But if you are in Christ, you have a sure and glorious future that is absolutely untouchable by the ups-and-downs of earthly life. “For our citizenship is in heaven, from which we also eagerly wait for the Savior, the Lord Jesus Christ, who will transform our lowly body that it may be conformed to His glorious body, according to the working by which He is able even to subdue all things to Himself.” (Philippians 3:18-21)

  1. There’s still beauty and grace all around us. 

Paul teaches that God’s self-revelation in creation is so obvious that those who reject Him are “without excuse.” Yet, even as believers who’ve come to know the God of creation, it’s all-too easy to become numb to the wonders that surround us. From the glory of the rising sun to all the divinely-ordered processes that flourish in its light, God’s goodness abounds. Consider the finely-tuned physical constants, the weather patterns, the countless biological pathways, the God-given creativity and goal-direction that came together to produce that perfect slice of pecan pie.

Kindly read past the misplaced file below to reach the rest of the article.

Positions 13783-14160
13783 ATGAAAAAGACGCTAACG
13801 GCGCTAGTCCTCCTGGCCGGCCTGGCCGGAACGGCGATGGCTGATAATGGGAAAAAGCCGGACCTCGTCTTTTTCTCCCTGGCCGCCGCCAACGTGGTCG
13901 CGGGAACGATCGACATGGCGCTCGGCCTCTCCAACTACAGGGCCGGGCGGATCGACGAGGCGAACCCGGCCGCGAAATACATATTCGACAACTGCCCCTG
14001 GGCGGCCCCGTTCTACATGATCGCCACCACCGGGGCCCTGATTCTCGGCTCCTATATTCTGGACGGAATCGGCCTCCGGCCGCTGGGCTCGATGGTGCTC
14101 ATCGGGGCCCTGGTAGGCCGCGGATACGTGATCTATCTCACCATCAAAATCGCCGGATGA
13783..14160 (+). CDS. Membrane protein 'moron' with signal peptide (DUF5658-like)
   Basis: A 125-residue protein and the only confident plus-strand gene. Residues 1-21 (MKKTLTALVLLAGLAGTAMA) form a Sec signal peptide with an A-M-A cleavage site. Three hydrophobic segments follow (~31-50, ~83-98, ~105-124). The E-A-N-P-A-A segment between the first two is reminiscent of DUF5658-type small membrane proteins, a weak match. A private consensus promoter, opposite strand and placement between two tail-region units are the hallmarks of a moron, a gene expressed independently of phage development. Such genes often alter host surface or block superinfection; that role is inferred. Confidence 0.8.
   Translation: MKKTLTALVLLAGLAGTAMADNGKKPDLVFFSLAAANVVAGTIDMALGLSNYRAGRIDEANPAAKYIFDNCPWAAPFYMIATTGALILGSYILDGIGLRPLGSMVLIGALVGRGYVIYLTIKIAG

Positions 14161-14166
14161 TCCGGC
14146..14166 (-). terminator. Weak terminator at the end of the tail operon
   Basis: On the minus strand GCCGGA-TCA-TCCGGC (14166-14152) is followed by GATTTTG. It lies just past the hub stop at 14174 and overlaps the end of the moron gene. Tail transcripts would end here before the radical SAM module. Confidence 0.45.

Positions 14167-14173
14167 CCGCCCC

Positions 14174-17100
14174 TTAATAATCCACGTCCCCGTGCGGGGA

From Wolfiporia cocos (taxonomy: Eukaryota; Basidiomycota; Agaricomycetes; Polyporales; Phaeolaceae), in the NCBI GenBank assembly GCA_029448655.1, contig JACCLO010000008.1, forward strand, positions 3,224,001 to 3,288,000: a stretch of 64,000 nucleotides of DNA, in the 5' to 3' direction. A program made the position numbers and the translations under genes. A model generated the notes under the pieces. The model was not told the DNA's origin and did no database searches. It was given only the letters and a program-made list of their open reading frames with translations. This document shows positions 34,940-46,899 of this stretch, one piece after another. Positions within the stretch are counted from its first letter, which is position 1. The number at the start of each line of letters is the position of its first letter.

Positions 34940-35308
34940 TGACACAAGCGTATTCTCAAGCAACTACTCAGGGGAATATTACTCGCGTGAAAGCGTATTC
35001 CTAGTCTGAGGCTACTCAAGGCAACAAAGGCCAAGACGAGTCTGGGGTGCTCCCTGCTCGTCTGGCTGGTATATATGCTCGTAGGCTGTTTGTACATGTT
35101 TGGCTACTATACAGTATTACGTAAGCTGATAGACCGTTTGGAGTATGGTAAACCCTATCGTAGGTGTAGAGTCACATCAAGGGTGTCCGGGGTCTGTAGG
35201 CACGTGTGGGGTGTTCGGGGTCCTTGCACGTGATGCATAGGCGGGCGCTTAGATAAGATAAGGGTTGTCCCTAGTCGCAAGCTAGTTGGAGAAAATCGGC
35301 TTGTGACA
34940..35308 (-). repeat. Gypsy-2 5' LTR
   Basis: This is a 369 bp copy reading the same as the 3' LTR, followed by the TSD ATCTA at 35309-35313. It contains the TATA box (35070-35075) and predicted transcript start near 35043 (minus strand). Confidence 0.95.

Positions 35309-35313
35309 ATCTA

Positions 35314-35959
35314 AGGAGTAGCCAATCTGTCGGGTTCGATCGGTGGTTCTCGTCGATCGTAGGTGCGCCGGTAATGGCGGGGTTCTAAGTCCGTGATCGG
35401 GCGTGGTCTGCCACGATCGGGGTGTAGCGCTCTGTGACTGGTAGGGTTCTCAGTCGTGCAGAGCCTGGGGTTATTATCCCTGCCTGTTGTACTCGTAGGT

“[T]he living God, who made the heaven, the earth, the sea, and all things that are in them … did not leave Himself without witness, in that He did good, gave us rain from heaven and fruitful seasons, filling our hearts with food and gladness.” (Acts 14:15-17)

  1. We have God’s all-sufficient Word

Today, children are being catechized in confusion. Under the guise of affirmation, they are being ensnared by a worldview that teaches that there are no moral absolutes and there is no revealed truth. Thus liberated, they are encouraged to go live their best lives, only remembering that there is no objective meaning to manhood, or womanhood, or sex, or marriage, or family. Also—in other news—Gen Z is having a mental health crisis! Imagine. 

But we don’t have to languish under these soul-crushing lies. We know what men are and what women are and what a marriage is. We understand that the universal human problem is the problem of sin, which Jesus has dealt with by His propitiating death on the cross of Calvary. And we understand these things, not because we’re better or more insightful than anyone else, but because God has given us the Scriptures. 

“But you must continue in the things which you have learned and been assured of, knowing from whom you have learned them, and that from childhood you have known the Holy Scriptures, which are able to make you wise for salvation through faith which is in Christ Jesus. All Scripture is given by inspiration of God, and is profitable for doctrine, for reproof, for correction, for instruction in righteousness, that the man of God may be complete, thoroughly equipped for every good work.” (II Timothy 3:16-17)

  1. Jesus wins